- 3.1 Declaring Functions
- 3.2 Higher-Order Functions
- 3.3 Function Literals
- 3.4 Arrow Functions
- 3.5 Functional Array Processing
- 3.6 Closures
- 3.7 Hard Objects
- 3.8 Strict Mode
- 3.9 Testing Argument Types
- 3.10 Supplying More or Fewer Arguments
- 3.11 Default Arguments
- 3.12 Rest Parameters and the Spread Operator
- 3.13 Simulating Named Arguments with Destructuring
- 3.14 Hoisting
- 3.15 Throwing Exceptions
- 3.16 Catching Exceptions
- 3.17 The finally Clause
- Exercises

## 3.12 Rest Parameters and the Spread Operator

As you have seen, you can call a JavaScript function with any number of arguments. To process them all, declare the last parameter of the function as a “rest” parameter by prefixing it with the `...` token:

const average = (first = 0, ...following) => { let sum = first for (const value of following) { sum += value } return sum / (1 + following.length) }

When the function is called, the `following` parameter is an array that holds all arguments that have not been used to initialize the preceding parameters. For example, consider the call:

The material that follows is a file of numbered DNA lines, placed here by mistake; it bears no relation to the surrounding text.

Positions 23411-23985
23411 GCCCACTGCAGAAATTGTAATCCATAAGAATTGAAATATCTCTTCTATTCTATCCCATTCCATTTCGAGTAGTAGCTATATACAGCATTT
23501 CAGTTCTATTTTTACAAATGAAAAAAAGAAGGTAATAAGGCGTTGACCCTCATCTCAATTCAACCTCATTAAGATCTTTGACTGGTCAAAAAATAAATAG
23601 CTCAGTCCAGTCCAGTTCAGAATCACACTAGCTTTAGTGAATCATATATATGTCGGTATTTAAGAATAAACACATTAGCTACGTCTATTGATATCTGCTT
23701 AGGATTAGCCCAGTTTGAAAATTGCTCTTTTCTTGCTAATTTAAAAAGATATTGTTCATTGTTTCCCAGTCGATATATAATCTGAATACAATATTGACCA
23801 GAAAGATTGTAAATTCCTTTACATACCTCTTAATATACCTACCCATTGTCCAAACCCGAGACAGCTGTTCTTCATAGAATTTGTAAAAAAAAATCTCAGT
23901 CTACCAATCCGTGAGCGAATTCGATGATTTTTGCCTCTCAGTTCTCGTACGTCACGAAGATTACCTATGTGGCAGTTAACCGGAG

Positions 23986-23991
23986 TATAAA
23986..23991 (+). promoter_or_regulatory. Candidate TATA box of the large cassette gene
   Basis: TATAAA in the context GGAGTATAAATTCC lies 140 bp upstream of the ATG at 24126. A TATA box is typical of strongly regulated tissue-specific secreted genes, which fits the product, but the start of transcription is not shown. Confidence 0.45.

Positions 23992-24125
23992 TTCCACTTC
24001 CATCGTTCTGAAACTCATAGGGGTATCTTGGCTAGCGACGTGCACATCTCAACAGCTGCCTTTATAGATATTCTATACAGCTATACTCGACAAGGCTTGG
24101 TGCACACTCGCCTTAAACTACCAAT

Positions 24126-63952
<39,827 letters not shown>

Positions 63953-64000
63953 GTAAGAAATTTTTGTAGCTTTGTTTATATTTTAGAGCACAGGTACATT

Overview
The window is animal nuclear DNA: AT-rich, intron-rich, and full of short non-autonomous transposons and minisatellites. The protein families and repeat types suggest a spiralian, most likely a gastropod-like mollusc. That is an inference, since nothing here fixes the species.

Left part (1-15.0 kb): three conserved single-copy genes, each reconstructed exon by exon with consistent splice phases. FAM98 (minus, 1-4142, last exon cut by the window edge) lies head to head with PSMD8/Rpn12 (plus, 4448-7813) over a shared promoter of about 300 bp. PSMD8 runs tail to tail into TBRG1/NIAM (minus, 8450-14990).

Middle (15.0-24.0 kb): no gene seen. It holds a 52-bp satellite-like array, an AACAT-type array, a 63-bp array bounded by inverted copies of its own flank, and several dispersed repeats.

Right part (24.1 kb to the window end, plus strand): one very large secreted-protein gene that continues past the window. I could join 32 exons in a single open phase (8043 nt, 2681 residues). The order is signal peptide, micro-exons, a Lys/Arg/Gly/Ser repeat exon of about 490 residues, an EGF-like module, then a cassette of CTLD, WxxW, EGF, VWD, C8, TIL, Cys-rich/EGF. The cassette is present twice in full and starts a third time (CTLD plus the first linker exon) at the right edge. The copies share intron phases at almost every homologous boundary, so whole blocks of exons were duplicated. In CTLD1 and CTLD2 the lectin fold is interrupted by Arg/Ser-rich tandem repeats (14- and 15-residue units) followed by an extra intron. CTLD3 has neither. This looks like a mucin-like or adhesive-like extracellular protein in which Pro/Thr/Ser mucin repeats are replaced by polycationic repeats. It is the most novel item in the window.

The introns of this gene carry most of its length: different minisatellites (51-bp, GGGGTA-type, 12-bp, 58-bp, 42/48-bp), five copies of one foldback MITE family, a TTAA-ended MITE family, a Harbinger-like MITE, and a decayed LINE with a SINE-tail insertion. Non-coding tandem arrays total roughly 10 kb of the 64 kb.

average(1, 7, 2, 9)

Then `first` is `1` and `following` is the array `[7, 2, 9]`.

Many functions and methods accept variable arguments. For example, the `Math.max` method yields the largest of its arguments, no matter how many:

let result = Math.max(3, 1, 4, 1, 5, 9, 2, 6) // Setsresultto9

What if the values are already in an array?

let numbers = [1, 7, 2, 9] result = Math.max(numbers) // YieldsNaN

That doesn’t work. The `Math.max` method receives an array with one element—the array `[1, 7, 2, 9]`.

Instead, use the “spread” operator—the `...` token placed before an array *argument*:

result = Math.max(...numbers) // Yields9

The spread operator spreads out the elements as if they had been provided separately in the call.

Note that you can use the spread operator even if the function that you call doesn’t have any rest parameters. For example, consider the `average` function of the preceding section that has two parameters. If you call

result = average(...numbers)

then all elements of `numbers` are passed as arguments to the function. The function uses the first two arguments and ignores the others.

The syntax for default arguments and rest parameters are equally applicable to the `function` syntax:

function average(first= 0,...following) { . . . }